Study on the relationship between left-turn traffic operations and safety at signalized intersections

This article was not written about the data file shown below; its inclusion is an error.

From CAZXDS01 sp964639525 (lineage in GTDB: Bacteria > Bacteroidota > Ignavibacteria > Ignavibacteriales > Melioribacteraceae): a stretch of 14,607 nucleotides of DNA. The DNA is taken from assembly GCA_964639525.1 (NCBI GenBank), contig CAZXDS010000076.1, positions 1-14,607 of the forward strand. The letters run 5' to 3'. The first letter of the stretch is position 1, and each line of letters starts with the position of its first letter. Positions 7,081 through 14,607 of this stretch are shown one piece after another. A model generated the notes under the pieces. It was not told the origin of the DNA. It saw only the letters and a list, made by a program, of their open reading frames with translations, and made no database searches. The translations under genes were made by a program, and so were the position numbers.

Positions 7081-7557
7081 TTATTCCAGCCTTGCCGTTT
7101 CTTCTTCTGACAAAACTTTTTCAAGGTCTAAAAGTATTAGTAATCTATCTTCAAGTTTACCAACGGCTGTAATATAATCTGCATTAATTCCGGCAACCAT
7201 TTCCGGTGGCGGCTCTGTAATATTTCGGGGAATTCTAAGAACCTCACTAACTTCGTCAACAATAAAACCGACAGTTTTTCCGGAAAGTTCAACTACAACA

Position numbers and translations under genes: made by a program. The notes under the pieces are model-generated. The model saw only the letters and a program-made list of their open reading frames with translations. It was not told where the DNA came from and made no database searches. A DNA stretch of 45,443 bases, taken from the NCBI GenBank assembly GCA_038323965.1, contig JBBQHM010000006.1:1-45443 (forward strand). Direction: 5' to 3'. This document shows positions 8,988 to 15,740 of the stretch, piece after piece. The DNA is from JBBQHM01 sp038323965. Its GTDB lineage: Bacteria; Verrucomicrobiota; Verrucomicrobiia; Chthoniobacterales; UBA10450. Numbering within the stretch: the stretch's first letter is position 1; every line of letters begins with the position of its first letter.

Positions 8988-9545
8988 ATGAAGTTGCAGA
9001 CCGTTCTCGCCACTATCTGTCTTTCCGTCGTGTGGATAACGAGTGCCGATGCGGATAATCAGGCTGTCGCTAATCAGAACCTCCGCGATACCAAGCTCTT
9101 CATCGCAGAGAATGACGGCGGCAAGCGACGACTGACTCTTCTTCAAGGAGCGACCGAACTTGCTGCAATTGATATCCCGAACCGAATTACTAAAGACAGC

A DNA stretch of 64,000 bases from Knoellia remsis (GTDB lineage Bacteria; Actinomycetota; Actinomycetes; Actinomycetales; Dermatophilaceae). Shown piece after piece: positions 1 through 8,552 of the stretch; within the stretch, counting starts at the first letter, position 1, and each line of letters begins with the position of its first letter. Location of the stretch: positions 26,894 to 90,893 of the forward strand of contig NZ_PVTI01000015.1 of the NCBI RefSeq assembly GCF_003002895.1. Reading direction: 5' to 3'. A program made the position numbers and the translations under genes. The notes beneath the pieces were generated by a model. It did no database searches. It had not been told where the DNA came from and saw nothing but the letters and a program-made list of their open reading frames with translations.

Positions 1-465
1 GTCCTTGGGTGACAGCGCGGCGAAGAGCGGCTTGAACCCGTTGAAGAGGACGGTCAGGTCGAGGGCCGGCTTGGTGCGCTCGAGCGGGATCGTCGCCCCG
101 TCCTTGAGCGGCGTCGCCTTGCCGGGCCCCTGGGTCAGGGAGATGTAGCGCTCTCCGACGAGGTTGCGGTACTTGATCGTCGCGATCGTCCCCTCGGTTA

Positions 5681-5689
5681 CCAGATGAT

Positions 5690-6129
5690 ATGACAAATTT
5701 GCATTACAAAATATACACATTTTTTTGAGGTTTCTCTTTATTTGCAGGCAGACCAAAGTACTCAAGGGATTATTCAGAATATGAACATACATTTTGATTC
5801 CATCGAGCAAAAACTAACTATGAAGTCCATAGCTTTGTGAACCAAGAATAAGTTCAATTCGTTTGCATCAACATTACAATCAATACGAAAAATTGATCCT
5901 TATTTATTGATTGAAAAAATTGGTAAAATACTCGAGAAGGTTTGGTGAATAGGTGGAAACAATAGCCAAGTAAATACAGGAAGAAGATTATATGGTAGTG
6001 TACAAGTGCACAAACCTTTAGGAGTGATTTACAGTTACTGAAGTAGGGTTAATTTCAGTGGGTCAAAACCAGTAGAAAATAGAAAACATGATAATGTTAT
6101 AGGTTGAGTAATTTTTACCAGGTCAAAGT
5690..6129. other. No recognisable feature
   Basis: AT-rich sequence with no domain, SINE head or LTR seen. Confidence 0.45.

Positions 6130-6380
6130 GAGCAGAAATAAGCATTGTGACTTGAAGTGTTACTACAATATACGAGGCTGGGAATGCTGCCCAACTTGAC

Intersections are the most complex locations in a traffic system and are likely to have a higher crash count than any other location in the system. Intersection safety is related to traffic operations, such as traffic signal and approaching volume. The objective of this study is to determine the contributing factor for left-turn crashes at signalized intersections by a statistical modeling process and to develop crash prediction models. Potential contributing factors representing the characteristic of a left-turn operation were identified and considered for inclusion in crash prediction models. HCS (Highway Capacity Software) 2000 was utilized for computing some traffic indicators such as volume to capacity ratio for potential inclusion in the models. Three years of crash data were collected in the College Station area. The Signal timing and Volume data were obtained from public works in College Station. The volume data was sorted into three time periods and signal timing data were obtained for three different time periods: AM, noon, and PM. The division of time periods results from timing plans being changed for different periods. Relationship between crash count and each factor was explored to identify whether the factor has the potential to influence the crash count. Afterwards, the prediction models were developed using the negative binomial structure because of many zero samples. Akaike Information Criteria was used for selecting the model having the best fit. Wald tables provided that variables have significance in affecting the left-turn crash count. Left-turn type, sequence, volume, control delay, and post speed limit were identified as significant factors impacting left-turn crash count at a signalized intersection.